I like turtles
Join Date: Dec 2004
Bikes: Pink Nightmare (RIP), Kona Smoke fixed conversion, Surly Steamroller, Schwinn hardtail, Raleigh singlespeed mtb conversion (soon to be RIP), Green Road Biest
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I asked a while ago about travelling with bikes and cheap softsided bags. You all said don't do it, so I did it. I just wanted to ride that bike in Philly. If you work on your own bike but aren't that good at it and so have avoided travelling with it because you think it would be too much of a pain, just do it anyway. I thought: Fixed bike, I built it, so I can take it apart and build it again, and there's nothing to have to carefully adjust etc.
Caveat emptor: my frame was $30 (not that I can replace it, but I don't have a fancy or antique frame, just a converted 10 or 12 speed frame, though according the guy with the hat at Via it's something Italian, so bonus), my parts are nothing special. I also adore my bike, but my bike needs more to be ridden and less to be treated nicely.
If you google like "diasssemble bike" and "travel" you'll find really good touring sites with instructions and photos on how to pack different kinds of bikes. I didn't have any special stuff, so I just worked with what was in the apt.
removed stem and hooked the drops to the top tube, then tied them down with rubberbands.
removed wheels and pedals.
tied driveside crankarm to chainstay (this is probably the most important part)
stuffed chain in a shopping bag and wrapped the handles around the stays then tied them
put the wheels on opposite sides of the frame to minimize spokes banging on stuff, then used stretchy velcro things I usually use to keep my baggier pants in place to tie the wheels to the frame.
I didn't wrap the frame tubes in styrofoam or clothes because this bike wasn't going postal, it was going to be handled twice. I might have if I'd had the stuff around, but probably not.
total time to do this the first time: 30 minutes. The second time: 15
total time to reassemble bike: 30 minutes. The second time: 15
Some other things I thought of that seem like good ideas:
tied an ID tag on my frame in case the outside one got torn off.
packed all my tools, saddlebag, helmet and shoes in a different bag - theoretically if the bike went somewhere else and I could commandeer a loaner, I would still be able to ride.
I got a bag from Nashbar for $30 that is simply heavy nylon in a rectangle big enough to fit a 64cm road fram with the saddle pushed down.
Bike went from Montreal to Philly, changing buses once in NYC. Montreal made me pay extra for "bike handling" once the baggage thrower felt there were bike parts in it even though they'd already approved the size, shape and weight of the bag as within spec, and one other rider had a suitcase much bigger and way heavier, no problem. No one in the states said a damn thing, probably because they're busier, get paid less, and don't need more hassles. I did kind of hang around to make sure a 100 pound suitcase didnd't ever get tossed on top of my bike, but this never happened.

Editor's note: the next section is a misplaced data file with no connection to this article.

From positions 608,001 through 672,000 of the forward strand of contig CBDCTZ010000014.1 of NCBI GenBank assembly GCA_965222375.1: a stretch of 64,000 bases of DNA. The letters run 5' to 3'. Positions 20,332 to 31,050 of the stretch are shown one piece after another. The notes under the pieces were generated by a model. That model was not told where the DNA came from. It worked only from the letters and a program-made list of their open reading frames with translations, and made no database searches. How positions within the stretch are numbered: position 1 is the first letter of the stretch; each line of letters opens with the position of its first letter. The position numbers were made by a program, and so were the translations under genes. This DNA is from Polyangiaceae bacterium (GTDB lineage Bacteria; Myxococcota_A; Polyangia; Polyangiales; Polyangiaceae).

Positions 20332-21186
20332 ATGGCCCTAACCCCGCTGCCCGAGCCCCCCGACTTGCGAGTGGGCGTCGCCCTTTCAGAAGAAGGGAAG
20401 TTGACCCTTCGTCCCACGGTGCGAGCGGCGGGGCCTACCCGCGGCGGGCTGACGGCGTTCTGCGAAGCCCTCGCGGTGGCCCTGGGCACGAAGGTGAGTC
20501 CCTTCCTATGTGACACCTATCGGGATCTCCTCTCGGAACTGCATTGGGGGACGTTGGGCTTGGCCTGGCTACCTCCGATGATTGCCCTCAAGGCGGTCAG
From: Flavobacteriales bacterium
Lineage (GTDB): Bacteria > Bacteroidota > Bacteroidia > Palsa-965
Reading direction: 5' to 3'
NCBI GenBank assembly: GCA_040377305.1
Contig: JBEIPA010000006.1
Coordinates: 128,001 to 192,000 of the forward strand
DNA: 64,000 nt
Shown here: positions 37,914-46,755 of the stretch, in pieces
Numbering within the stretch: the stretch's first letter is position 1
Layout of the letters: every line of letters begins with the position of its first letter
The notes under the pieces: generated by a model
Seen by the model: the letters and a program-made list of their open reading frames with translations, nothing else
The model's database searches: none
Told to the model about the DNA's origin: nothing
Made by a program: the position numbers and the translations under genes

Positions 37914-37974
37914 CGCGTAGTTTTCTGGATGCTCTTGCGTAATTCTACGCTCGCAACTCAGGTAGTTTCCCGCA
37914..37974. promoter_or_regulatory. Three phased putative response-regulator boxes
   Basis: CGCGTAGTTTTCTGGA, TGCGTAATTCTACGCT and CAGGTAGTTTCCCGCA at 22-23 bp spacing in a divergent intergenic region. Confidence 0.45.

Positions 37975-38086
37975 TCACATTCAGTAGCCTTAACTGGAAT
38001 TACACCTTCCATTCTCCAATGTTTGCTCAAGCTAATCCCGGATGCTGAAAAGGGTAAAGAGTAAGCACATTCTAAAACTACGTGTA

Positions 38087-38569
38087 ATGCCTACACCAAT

Throwers in Philly onehandedly dragged the bag off the bus to clang on the ground and then tossed a cup of coffee and a bag of trash on top of it. Thanks guys for showing me how Philly loves you back. Thrower on the way back to NYC felt a wheel in the bag, looked at me knowingly, and put the bike carefully upright in a separate compartment with my other bag to hold it up and keep it from rattling around. If he had a blanket or a sugarcube to give to her, he would have I think.
The verdict: No damage (well, the return left me with torn bar tape from dragging on the cable stays, but my fault - the ties loosened en route), wheels true. Fun. Love. Will do it again. Watch for the pink nightmare in your town and bask in her glory.
Thoughts on luck vs. not lucky: Mtl to Phl is 500 miles with one bus change. Detroit to Philly is 600 miles with about 40 bus changes (well, typically one in Cleveland, one in Pittsburg, and then depending on the day one in Silver Spring or sometimes one in Harrisburg), so I might be less inclined to take that route.
Props to Trophy for being nice and extremely helpful to me.
Props to Via for being nice and extremely helpful to me, plus not making me wait for a 2 minute fix even though there were like 60 people standing around with their hoopdies wanting flats fixed and stuff.
Props to the city of Philadelphia for being way more bike friendly than the people I know who ride there say it is: your town is better for urban getting around in than Montreal (based on not that many kms though). You think your drivers suck, but at least in S and W Phila, the streets are so damn short you don't have the problem of drivers being able to get up to like 60 km/h. Center City not included, but if you expect downtown drivers in any city to be reasonable, you are not a reasonable person. Plus, what are you doing hanging in Center City anyway?
Last edited by mascher; 11-13-05 at 11:56 AM.